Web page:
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Dr. Dolittle is back in the operating room.
Universal is reworking its big-budget live-action/CG hybrid feature The Voyage of Doctor Dolittle, the story of an eccentric doctor played by Robert Downey Jr. who can speak to animals, and is coming off of an extensive shoot overseen by Jonathan Liebesman, the helmer behind Wrath of the Titans and Teenage Mutant Ninja Turtles.
Stephen Gaghan, the original director, was on set and collaborated with Liebesman, say insiders. Several sources note the process was “inclusive” and Gaghan will remain the credited director.
The new photography lasted 21 shooting days (not including new postproduction work), according to insiders, and came after an overhaul courtesy of Chris McKay, the helmer of The Lego Batman Movie.
Sources say that it became apparent to the studio and producers Susan Downey, Joe Roth and Jeff Kirschenbaum last fall that the movie, budgeted at $175 million, needed some surgery. Gaghan is known for his Oscar-winning work on layered dramas such as Traffic and Syriana; it was his first time tackling a visual effects-heavy production that was also comedic in tone. The film features Dolittle interacting with numerous speaking animals, the latter being brought to life via computer-generated visual effects. Sources say that Gaghan’s cut didn’t catch those hybrid elements.
The studio knew more than a nip and tuck was needed when in October it pushed the release date back nine months from April 12 of this year to Jan. 17, 2020.
The studio and producers began looking for a filmmaker for the job, landing on McKay, best known for his work on Robot Chicken and The Lego Batman Movie, projects that involved unique animation looks as well as irreverent tones, the latter being a Downey hallmark.
McKay assessed the assembled cut and helped come up with new ideas while also overseeing the writing of new material. He wasn’t available for the new shoot, but did hand the baton off to Liebesman, with whom McKay worked on Ninja Turtles.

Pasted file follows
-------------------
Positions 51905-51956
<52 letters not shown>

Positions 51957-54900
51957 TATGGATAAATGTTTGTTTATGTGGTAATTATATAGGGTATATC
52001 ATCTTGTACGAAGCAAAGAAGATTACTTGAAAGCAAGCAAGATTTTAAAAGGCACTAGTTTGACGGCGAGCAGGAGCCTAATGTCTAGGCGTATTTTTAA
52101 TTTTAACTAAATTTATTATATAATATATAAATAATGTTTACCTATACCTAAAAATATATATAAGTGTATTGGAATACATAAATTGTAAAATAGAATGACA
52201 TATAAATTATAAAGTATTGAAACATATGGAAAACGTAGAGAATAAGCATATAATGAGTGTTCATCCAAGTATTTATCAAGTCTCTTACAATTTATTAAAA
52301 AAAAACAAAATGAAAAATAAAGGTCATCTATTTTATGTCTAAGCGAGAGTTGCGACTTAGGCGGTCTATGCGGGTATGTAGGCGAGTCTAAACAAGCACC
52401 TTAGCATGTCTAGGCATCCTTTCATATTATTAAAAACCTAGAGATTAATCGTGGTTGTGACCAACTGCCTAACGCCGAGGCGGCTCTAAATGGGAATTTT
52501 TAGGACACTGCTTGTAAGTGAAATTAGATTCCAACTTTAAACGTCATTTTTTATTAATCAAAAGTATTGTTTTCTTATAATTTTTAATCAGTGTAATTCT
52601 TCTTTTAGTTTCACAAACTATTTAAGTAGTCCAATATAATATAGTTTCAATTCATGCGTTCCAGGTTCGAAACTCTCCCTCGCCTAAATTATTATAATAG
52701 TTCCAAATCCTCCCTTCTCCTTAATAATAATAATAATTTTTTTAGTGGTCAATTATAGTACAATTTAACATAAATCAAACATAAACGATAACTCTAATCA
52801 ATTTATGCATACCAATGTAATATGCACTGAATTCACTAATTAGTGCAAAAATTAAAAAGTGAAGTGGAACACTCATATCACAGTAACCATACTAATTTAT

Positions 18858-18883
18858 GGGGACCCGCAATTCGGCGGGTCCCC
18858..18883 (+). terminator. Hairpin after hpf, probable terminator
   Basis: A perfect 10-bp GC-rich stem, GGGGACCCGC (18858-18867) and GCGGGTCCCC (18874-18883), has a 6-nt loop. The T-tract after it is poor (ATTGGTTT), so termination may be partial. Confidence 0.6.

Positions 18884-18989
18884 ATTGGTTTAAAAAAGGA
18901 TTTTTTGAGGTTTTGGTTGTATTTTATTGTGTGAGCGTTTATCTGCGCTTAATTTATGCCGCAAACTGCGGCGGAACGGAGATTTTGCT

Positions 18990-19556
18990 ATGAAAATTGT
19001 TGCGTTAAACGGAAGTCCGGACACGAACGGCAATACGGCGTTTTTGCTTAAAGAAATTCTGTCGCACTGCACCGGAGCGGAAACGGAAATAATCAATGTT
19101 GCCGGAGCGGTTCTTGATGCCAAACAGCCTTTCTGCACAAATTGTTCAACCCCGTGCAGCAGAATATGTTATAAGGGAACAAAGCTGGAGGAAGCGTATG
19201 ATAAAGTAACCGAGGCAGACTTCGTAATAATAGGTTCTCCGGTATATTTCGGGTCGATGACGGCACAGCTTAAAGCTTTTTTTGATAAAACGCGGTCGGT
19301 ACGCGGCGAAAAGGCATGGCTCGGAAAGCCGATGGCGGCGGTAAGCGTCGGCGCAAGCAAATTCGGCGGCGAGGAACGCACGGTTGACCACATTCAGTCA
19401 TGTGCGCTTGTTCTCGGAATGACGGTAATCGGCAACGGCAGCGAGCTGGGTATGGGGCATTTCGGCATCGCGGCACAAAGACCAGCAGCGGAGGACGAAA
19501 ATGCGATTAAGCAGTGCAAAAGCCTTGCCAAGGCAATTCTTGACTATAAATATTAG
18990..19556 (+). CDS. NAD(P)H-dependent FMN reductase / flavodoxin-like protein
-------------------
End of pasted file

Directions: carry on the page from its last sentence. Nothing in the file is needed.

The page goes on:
“Gaghan needed help with the animal component of it all,” says one source. “These two guys who had expertise in that field, and they came in to help.”
The Voyage of Doctor Dolittle is based on the 1920s children’s books by Hugh Lofting, which was previously adapted for the big screen with Rex Harrison playing the character in 1967 and Eddie Murphy taking up the mantle for a 1998 film and a 2001 sequel.
Downey stars as the eccentric doctor who speaks to animals, with Universal assembling an all-star lineup to round out the cast, most of whom are providing voices to the animals: Selena Gomez, Tom Holland, Emma Thompson, Ralph Fiennes, Michael Sheen, Antonio Banderas, Kumail Nanjiani, Octavia Spencer, John Cena, Rami Malek, Craig Robinson, Marion Cotillard, Frances de la Tour and Carmen Ejogo.
Reshoots, or additional photography as the process is sometimes now called, has become more commonplace in recent years given the rise of tentpole franchise filmmaking, a process that regularly churns out visual effects-heavy productions that is only half completed during principal photography and really begins to take form during postproduction.
Some rides are smoother than others but productions now build in contingencies for casts to return when needed for additional shooting. Rogue One: A Star Wars Story is an example of a movie that faced a major overhaul and still became a critical and commercial hit. Justice League is another title that faced challenges, with Joss Whedon stepping in for Zack Snyder.
Disney’s Jungle Cruise, which is slated to open in July 2020, will be undergoing a round of additional photography soon, as will Sony’s Spider-Man: Far From Home. The latter is set to bow July 5.
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